But the metric has since shot up — with 10,409 weekly reinfections reported from mid-May to mid-June. That timeline roughly corresponds with when BA.4 and BA.5 started to circulate more widely.
According to the latest figures from the U.S. Centers for Disease Control and Prevention, BA.4 and BA.5 accounted for an estimated 52.3% of cases for the weeklong period that ended June 25. That’s the first time the two have represented a combined majority of estimated cases nationwide.
The previous week, the subvariants made up an estimated 37.4% of cases. The proportions are similar in the southwestern U.S., which includes California, Arizona, Nevada, Hawaii and U.S. Pacific territories.
Though the ultimate repercussions of the two strains remain to be seen, their apparent ability to reinfect people threatens to weaken one of the few guardrails for a pandemic-weary populace.
Previous waves have subsided because the coronavirus hit a wall, stalling when enough people were vaccinated, had been infected or were altering their behavior to an extent that the virus was deprived of vulnerable hosts.
But in a world dominated by BA.4 and BA.5, those who have been infected with the coronavirus — even as recently as a few weeks ago — may not be adequately shielded.
The shifting subvariant dynamic may help explain why the coronavirus is still transmitting at high levels across California, quashing hopes that the pandemic is over.
As of data released Friday, California has recorded a 12% increase in coronavirus cases compared with mid-June, tallying an average of more than 16,900 per day over the last week, according to data compiled by The Times. On a per capita basis, that’s 303 cases a week for every 100,000 residents.
A rate of 100 or more cases a week for every 100,000 residents is considered a high rate of transmission
Los Angeles County is reporting nearly 5,300 cases a day, for a weekly rate of 367 cases per 100,000 residents. That’s the highest case rate since early February and represents a 20% week-over-week increase in cases, erasing improvements in the case rate recorded in mid-June.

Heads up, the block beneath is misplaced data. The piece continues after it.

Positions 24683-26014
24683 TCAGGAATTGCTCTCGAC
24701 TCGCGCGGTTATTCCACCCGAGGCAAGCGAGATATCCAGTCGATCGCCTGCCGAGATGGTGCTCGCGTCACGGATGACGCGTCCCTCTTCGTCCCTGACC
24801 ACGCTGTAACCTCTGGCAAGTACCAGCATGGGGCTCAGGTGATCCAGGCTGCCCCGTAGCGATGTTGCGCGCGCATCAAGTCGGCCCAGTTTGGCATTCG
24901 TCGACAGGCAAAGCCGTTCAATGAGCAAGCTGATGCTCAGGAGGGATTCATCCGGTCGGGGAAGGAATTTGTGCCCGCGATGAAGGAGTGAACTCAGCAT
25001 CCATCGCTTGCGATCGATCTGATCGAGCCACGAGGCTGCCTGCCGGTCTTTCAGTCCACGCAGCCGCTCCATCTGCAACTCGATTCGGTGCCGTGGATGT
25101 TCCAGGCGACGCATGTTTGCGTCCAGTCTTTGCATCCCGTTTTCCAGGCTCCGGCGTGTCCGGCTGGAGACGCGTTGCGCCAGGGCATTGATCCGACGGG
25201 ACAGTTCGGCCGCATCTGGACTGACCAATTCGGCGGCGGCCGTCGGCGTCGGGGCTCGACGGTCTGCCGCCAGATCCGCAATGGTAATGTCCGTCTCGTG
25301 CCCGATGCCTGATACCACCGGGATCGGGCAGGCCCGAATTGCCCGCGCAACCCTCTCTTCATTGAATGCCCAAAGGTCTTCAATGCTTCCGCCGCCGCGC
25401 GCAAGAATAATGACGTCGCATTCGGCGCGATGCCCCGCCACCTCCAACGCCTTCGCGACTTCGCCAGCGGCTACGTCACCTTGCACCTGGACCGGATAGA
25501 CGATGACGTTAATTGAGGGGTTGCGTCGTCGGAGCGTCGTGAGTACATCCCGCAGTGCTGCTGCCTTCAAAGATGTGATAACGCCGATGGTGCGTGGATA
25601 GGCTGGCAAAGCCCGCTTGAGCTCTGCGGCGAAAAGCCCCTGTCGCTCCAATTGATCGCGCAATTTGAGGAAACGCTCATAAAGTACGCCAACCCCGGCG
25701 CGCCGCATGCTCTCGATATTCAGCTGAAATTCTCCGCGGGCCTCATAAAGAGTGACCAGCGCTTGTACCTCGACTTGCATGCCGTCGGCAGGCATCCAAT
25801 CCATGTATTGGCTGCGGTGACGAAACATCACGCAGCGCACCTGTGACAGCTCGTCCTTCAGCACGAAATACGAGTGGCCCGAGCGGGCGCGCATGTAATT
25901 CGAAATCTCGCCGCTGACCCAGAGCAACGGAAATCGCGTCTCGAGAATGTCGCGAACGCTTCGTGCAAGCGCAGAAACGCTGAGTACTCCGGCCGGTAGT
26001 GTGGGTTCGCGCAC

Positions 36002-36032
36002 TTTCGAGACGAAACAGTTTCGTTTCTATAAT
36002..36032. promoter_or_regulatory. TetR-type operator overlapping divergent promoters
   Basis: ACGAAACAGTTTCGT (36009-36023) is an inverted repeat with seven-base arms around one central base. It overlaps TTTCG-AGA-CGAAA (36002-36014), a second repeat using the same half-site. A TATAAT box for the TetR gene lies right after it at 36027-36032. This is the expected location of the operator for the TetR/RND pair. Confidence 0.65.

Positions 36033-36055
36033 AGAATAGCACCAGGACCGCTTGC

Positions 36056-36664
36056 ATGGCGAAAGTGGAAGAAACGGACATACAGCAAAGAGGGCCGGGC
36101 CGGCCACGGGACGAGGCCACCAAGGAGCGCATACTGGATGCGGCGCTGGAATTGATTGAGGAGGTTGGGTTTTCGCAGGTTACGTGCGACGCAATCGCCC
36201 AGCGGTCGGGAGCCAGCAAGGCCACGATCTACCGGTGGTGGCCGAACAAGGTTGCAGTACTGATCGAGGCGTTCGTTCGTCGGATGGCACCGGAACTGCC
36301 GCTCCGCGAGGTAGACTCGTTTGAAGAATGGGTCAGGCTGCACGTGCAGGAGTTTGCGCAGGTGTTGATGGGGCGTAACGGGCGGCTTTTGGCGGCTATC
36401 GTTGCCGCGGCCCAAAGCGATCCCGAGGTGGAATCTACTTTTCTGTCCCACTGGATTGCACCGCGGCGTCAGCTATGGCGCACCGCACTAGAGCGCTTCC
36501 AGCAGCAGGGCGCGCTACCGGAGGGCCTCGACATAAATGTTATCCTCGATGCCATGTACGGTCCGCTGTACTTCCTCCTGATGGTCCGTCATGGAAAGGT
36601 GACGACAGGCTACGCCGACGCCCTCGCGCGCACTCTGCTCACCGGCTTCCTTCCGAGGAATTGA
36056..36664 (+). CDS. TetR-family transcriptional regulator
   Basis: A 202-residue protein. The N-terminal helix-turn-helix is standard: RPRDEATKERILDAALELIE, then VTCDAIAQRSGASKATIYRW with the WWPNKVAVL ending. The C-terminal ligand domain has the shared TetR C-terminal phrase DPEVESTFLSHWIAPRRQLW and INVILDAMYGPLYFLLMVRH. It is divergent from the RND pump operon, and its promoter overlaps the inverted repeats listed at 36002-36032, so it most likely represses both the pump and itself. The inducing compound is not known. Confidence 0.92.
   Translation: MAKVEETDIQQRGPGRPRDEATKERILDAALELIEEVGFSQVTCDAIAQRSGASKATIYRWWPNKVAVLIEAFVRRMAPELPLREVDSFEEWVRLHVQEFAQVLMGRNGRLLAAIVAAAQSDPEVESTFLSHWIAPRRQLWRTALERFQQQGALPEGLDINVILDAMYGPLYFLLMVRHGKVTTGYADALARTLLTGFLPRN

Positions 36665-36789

That still-potent spread can be chalked up to several factors, including residents who have largely abandoned infection-prevention measures and returned to pre-pandemic habits, the emergence of ever-more-contagious strains and the waning of virus immunity.
It was comparatively easier to avoid last summer’s Delta variant or even the first Omicron strain that struck after Thanksgiving than the more transmissible editions of Omicron that have emerged since.
Dr. Anthony Fauci, President Biden’s chief medical adviser, first tested positive for the coronavirus 2½ weeks ago. Xavier Becerra, secretary of the U.S. Department of Health and Human Services, tested positive in Sacramento in mid-June — about 3½ weeks after initially testing positive while visiting Berlin.
Any infection — whether it’s the first or a repeat occurrence — still poses potential health problems. Though much has been said about Omicron’s comparatively milder nature, it can still pack a punch.
Even if hospitalization is not required, COVID-19 can still cause miserable symptoms. And long COVID, in which ailments such as fatigue, brain fog or difficulty breathing can persist for months or years, remains a risk after every infection, though it is probably reduced by getting up-to-date on vaccinations.
As to whether BA.4 or BA.5 causes more serious illness than other members of the Omicron family, the jury is still out.
Though the World Health Organization noted recently that current available evidence doesn’t indicate a change in disease severity associated with either, the agency also said their growing prevalence “has coincided with a rise in cases” in several regions, with those increases leading to a surge in hospitalizations in some countries.
There have been reports that a wave fueled by BA.4 and BA.5 in South Africa was associated with somewhat lower death rates than its first Omicron waves, Ferrer said. But, again in Portugal, “the increase in BA.4 and BA.5 appears to be associated with a death rate that’s pretty similar” to its first Omicron wave, she said.